Skill Formation and Employment Assurance in the Unroganised Sector


National Commission for Enterprises in the Unorganised Sector

The Commission had the following members: Dr. Arjun K. Sengupta, Dr. K.P. Kannan, Dr. R.S. Srivastava, V.K. Malhotra, Dr. T.S. Papola and B.N. Yugandhar.


National Commission for Enterprises in the Unorganised Sector


29 Apr, 2009



The National Commission for Enterprises in the Unorganised Sector (NCEUS) was set up in 2004 by the United Progressive Alliance (UPA) government as an advisory body and a watchdog for the informal sector. It examined the status of the unorganised sector, analysed the constraints on its growth, and made necessary recommendations. This report focuses on the formal training of workers employed in the unorganised sector or likely to join it as self-employed or wage workers.


  1. Informal employment increased in India between 1999-2000 and 2004-05, both in the organised and the unorganised sectors. The Commission estimated that unorganised sector workers constituted 86 per cent of the total workforce in 2004-05.

  2. The Commission also noted that more than three-fifths of the unorganised sector workforce (of over 300 million) was self-employed. Of the remaining regular or casual-wage workers, only half were employed in the organised sector. Given these trends, the Commission said that the skill requirements of the unorganised sector would have to be planned differently from those of the organised sector.

  3. The NCEUS recommended that the National Skill Development Coordination Board (NSDCB), set up in 2008 to coordinate skill development projects across the 17 central ministries and state governments, launch a National Mission for Development of Skills in the Unorganised Sector. It also said that the mission should be able to provide financial support to NGOs and non-profit organisations training informal sector workers.

  4. The Commission  suggested that the National Skill Development Corporation (NSDC), which supports private sector skill development, should focus only on financial support to NGOs and non-profit organisations training informal sector workers.  initiatives. And that formulating courses and certification, accreditating training institutes, and creating of sector skills councils should be left to the National Council for Vocational Training (NCVT).

  5. The NCEUS said that training should be decentralised and operate at the state and district levels. The State Councils for Vocational Training (SCVTs) should evolve a framework for developing curricula that meets local needs, and develop a certification framework too.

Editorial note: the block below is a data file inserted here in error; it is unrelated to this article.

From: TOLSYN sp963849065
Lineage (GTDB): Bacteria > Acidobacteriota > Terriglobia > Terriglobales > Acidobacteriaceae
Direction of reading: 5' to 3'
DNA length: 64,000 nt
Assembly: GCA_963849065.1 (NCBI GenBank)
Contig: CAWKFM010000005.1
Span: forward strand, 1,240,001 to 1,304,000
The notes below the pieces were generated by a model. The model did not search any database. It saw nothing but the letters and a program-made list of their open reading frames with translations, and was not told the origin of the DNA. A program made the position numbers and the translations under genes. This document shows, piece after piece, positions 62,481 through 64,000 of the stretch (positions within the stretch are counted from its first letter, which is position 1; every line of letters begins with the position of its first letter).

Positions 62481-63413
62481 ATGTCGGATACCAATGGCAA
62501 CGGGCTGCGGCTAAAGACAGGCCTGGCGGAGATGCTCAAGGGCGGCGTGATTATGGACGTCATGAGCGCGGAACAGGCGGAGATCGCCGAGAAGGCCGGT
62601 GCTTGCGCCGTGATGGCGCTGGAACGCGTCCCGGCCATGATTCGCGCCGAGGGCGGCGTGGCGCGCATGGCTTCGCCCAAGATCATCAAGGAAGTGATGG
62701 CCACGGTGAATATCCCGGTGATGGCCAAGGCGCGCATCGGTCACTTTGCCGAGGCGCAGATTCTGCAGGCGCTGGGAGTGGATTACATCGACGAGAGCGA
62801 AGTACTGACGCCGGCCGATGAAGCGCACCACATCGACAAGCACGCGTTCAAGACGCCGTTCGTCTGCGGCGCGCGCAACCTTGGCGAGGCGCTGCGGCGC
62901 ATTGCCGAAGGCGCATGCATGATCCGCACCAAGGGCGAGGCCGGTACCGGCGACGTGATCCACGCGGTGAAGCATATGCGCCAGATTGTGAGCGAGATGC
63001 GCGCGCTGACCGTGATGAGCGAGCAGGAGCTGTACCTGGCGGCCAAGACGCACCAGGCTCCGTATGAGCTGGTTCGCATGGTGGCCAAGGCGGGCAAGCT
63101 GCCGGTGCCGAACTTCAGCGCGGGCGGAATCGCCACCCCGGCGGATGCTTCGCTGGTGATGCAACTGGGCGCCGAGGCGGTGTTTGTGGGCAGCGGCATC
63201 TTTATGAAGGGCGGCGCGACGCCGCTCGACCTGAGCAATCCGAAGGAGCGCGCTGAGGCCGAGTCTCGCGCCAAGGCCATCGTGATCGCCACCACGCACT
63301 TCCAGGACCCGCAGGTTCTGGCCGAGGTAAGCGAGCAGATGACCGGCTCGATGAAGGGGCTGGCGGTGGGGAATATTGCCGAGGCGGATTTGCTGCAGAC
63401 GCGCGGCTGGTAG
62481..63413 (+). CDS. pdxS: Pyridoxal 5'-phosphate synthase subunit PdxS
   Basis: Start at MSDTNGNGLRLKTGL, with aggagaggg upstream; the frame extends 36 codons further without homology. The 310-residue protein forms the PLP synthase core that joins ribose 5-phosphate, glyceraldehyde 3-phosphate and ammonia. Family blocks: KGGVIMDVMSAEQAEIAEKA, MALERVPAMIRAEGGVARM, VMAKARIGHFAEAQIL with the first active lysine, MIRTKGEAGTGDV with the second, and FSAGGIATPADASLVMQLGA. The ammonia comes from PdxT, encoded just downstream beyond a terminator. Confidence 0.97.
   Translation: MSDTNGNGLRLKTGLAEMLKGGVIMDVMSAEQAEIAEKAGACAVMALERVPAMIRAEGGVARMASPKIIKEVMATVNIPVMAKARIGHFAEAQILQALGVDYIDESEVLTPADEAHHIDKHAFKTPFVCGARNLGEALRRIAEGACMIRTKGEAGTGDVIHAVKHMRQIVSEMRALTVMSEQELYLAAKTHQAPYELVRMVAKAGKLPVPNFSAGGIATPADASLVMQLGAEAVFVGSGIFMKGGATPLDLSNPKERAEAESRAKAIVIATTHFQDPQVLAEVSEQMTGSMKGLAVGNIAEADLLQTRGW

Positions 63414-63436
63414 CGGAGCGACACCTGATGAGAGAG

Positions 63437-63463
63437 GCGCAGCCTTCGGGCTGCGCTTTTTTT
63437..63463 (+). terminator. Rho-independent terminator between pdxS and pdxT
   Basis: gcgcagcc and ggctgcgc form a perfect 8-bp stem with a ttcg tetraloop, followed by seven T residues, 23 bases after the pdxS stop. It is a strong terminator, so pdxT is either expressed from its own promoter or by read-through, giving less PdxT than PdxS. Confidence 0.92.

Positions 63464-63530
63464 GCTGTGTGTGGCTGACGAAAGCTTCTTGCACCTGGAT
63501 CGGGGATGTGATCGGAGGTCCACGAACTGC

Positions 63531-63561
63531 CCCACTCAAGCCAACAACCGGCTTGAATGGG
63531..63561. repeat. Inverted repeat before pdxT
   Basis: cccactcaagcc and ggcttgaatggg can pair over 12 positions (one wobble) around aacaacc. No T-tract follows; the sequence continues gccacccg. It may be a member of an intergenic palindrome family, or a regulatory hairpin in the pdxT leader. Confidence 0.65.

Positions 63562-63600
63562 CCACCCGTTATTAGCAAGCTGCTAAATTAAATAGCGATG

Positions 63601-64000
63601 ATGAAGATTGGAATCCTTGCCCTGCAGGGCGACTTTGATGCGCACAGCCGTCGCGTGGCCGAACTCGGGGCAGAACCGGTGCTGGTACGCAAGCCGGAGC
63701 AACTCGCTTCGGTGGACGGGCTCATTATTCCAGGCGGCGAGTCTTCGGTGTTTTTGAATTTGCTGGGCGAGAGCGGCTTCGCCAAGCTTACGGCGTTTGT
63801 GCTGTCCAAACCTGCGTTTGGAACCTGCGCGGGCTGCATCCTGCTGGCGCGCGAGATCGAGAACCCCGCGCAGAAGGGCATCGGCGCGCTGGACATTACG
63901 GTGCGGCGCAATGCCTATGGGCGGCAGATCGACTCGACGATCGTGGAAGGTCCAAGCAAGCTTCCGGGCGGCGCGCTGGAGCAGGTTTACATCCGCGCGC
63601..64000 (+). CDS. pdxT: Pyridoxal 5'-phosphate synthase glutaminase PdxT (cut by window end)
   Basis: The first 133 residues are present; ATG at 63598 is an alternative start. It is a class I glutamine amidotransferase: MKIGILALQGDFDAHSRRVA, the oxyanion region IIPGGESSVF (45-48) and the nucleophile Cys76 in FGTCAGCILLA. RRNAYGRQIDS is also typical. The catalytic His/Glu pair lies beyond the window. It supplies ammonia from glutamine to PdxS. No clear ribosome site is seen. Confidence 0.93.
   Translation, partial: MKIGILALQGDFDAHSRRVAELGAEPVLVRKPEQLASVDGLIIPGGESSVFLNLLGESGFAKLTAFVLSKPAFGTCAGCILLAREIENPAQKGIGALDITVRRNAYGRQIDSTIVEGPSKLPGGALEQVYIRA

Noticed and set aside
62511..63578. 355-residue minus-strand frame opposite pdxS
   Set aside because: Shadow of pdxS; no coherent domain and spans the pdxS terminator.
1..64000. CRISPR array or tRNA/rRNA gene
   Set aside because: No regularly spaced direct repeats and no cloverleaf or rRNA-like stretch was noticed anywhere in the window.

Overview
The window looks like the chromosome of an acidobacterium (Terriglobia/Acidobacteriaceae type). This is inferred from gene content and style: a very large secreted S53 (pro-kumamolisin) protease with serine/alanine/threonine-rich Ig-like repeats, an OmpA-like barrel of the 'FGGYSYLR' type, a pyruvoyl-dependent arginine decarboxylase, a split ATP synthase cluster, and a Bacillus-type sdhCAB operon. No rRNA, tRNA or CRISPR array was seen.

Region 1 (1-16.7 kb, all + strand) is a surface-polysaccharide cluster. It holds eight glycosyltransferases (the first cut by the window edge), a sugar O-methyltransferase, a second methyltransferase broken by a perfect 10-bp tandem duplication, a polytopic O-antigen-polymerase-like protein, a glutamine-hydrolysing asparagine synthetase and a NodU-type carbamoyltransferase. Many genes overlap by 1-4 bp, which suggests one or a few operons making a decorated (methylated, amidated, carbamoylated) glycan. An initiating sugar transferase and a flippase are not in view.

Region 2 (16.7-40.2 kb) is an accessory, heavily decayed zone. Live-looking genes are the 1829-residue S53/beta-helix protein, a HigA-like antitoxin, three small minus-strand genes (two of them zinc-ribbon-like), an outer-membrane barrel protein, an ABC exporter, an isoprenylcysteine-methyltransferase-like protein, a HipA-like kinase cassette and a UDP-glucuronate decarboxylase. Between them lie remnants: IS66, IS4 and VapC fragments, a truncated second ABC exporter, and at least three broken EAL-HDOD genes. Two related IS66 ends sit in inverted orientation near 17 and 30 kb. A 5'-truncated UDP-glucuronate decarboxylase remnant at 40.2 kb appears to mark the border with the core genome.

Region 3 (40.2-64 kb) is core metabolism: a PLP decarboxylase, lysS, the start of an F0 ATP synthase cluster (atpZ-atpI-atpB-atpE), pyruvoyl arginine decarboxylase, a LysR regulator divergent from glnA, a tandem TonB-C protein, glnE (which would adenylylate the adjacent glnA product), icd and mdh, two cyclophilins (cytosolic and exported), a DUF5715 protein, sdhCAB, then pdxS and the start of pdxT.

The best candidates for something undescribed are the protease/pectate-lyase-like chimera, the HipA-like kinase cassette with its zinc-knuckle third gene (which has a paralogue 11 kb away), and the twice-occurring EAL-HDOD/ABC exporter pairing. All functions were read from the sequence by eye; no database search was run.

6. Public expenditure on vocational education needed to be increased significantly, and such education must be more responsive to market demand. Industrial associations could help formulate and revise course curricula. The Commission prescribed that links be established between the vocational education stream and school/college education.

  7. A massive Programme for Employment Assurance and Skill Formation for unorganised sector workers is necessary. It would provide employment to poor and less educated youth for about six months and teach them  marketable skills to enable them to qualify for regular employment or self-employment at higher wages (utilising their new skills).

  8. The programme would require an allocation of Rs. 10,000 per worker (the same as that for MGNREGA) and Rs. 10,000 crores in total to ensure the training and employment of one crore workers over a five-year period.

  9. Rs. 5,000 crores should be allocated to the NSDCB for the National Mission for Skill Development in the Unorganised Sector. This allocation would support the cost of setting up and operating the institutional infrastructure needed to expand training initiatives at the district level. It also said that the allocation for existing training schemes under the Skill Development Initiative and Ministry of Micro, Small and Medium Enterprises (Rs. 1,000 crores) needed to be doubled.

  10. The NCEUS said that the resources needed for these skill development programmes could be raised through a levy on the turnover of companies. Tax concessions, as a result of contributions to these schemes, could be sanctioned at the discretion of the government.

  11. A Labour Market Information System at the national, state and district levels must be set up. The states could consider remodelling their existing employment exchanges and using the system to track trainees, list formal and informal training providers, and provide placement information to trainees and employers. Over a period of time, the information system could sell its services and become financially viable.

  12. The training programmes for women should integrate components of literacy, numeracy, business skills and confidence-building measures. They must also address the constraints that women face, such as the absence of mobility, the need for child care, and gender segregation in training.

  13. The NCEUS emphasised that training women only in gender-stereotyped activities would not only perpetuate gender segmentation, but oversaturate trained women in low-paid work. Women must also be able to train in ‘hard’ technical skills as well in areas such as agriculture, where their role as producers is significant.

    Factoids and Focus compiled by Ananya Singh.